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Financial market volatility drives a decline in super assets

By Reporter
3 minute read

APRA has released its superannuation statistics for the December quarter.

New data from the Australian Prudential Regulation Authority (APRA) has revealed that superannuation assets totalled $3.39 trillion at the end of the December quarter of last year.

According to APRA’s quarterly superannuation performance publication released on Tuesday, this represented a 3.0 per cent decline in value over the past year.

“This reflected volatility in financial markets following aggressive monetary tightening by global central banks to curb inflation, which slowed economic growth,” the regulator said.

However, an increase of 2.5 per cent was seen on a quarterly basis, which APRA attributed to a positive change in the performance of investment markets during the December quarter.

Total assets in MySuper products were $917.3 billion at the end of the quarter, representing a quarterly increase of 3.4 per cent but an annual decrease of 3.1 per cent.

“For the year ending December 2022, the number of entities offering a MySuper product has reduced from 61 to 52 reflecting recent consolidation activities in the industry,” APRA noted.

Contributions totalled $38.5 billion for the quarter and $154.4 billion for the year, an 11.1 per cent increase in comparison to the year to December 2021.

Employer contributions totalled $30.3 billion for the quarter and $114.9 billion for the year, 11.8 per cent higher than in the 12 months to December 2021.

“This is likely due to the Superannuation Guarantee (SG) increase to 10.5 per cent per annum from 1 July 2022 and strong labour force figures over the year,” the regulator explained.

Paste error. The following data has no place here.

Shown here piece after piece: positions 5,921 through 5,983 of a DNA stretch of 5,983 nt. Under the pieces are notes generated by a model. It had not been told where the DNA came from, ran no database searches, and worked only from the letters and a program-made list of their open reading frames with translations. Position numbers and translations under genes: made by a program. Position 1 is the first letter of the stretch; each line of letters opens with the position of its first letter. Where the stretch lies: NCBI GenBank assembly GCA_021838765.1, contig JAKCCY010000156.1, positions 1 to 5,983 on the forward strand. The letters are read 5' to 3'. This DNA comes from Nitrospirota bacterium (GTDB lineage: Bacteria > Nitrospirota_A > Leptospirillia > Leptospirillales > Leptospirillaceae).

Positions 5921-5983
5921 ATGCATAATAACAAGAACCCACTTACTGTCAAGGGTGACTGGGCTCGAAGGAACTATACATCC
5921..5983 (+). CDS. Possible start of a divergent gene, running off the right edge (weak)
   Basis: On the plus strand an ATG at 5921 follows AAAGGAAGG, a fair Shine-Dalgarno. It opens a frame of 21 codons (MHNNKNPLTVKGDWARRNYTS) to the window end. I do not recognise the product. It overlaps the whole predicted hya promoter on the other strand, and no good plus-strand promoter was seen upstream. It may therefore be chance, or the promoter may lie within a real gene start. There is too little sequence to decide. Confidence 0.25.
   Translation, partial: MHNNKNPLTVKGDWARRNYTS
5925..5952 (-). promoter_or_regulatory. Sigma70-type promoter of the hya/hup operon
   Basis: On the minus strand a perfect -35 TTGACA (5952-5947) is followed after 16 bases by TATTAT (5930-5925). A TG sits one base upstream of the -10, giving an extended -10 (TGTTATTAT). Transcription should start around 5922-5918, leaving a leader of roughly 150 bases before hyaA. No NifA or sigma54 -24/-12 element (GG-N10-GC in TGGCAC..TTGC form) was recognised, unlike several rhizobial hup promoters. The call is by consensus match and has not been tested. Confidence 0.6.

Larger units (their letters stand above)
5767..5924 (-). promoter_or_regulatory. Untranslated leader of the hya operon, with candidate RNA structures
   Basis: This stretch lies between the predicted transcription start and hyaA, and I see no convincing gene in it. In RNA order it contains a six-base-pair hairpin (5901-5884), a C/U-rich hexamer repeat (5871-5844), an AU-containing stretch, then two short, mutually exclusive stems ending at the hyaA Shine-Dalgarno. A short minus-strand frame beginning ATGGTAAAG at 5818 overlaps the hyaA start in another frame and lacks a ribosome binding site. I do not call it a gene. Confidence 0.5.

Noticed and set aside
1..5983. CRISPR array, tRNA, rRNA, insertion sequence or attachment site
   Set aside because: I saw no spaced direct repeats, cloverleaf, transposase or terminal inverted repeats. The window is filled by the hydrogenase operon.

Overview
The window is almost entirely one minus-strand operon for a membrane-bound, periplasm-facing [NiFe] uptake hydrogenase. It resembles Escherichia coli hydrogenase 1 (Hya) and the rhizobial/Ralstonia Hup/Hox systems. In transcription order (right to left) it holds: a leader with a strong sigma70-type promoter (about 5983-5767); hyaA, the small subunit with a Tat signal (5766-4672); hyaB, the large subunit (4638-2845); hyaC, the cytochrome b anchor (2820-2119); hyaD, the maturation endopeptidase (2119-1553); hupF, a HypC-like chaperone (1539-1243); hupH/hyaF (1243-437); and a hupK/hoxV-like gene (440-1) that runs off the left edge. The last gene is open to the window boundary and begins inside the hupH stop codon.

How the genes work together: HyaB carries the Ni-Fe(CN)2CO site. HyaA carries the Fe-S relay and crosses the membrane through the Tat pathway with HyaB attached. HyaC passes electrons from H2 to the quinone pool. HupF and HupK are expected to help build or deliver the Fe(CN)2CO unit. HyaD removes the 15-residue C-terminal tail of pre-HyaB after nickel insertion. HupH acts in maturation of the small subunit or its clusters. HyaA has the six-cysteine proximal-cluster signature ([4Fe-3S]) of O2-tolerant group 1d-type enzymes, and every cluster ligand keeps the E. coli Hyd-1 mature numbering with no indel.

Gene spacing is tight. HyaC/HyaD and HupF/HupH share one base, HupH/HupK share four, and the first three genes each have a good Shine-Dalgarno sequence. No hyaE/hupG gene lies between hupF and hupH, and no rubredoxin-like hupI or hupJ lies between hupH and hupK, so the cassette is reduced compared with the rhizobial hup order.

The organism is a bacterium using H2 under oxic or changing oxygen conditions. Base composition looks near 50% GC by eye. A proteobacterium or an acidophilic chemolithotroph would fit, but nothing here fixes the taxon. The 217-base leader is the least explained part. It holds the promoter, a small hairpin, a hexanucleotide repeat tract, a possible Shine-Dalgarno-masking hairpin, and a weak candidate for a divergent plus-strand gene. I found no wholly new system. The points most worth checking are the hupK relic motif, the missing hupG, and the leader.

“For the year ending December 2022, SG contributions ($88.5 billion) accounted for around three-quarters of employer contributions and this proportion is expected to increase alongside the SG increases.”

Member contributions totalled $8.2 billion for the quarter and $39.5 billion for the year, an 8.6 per cent increase annually when compared to December 2021. 

“While there were large spikes observed in 2021 following COVID-19 and its related initiatives, member contributions have continued to increase and remain above historical trends,” APRA said.

Meanwhile, benefit payments totalled $24.9 billion for the December quarter and were up 11.3 per cent over the year to $91.6 billion. 

According to APRA, the rate of return for entities with more than six members during the December quarter was 3.7 per cent while for the year it was negative 5.5 per cent.

The regulator pointed out that this annual change represented a significant decrease compared to the annual rate of return of 12.9 per cent seen in December 2021.

“Investment markets have been volatile over the year owing to aggressive monetary tightening by global central banks to curb inflation which slowed economic growth,” it said.

“The five-year average annualised ROR was 4.7 per cent, down from 7.9 per cent in December 2021.”

Total assets for entities with more than six members increased by 2.6 per cent over the December quarter to $2.5 trillion. 

With $2.2 trillion in investments, 53.1 per cent was reported to be in equities including 22.5 per cent in Australian listed equities, 25.5 per cent in international listed equities, and 5.1 per cent in unlisted equities.

Fixed income and cash investments accounted for 28.3 per cent of total investments, while property and infrastructure accounted for 16.2 per cent, and other assets, including hedge funds and commodities, accounted for 2.4 per cent.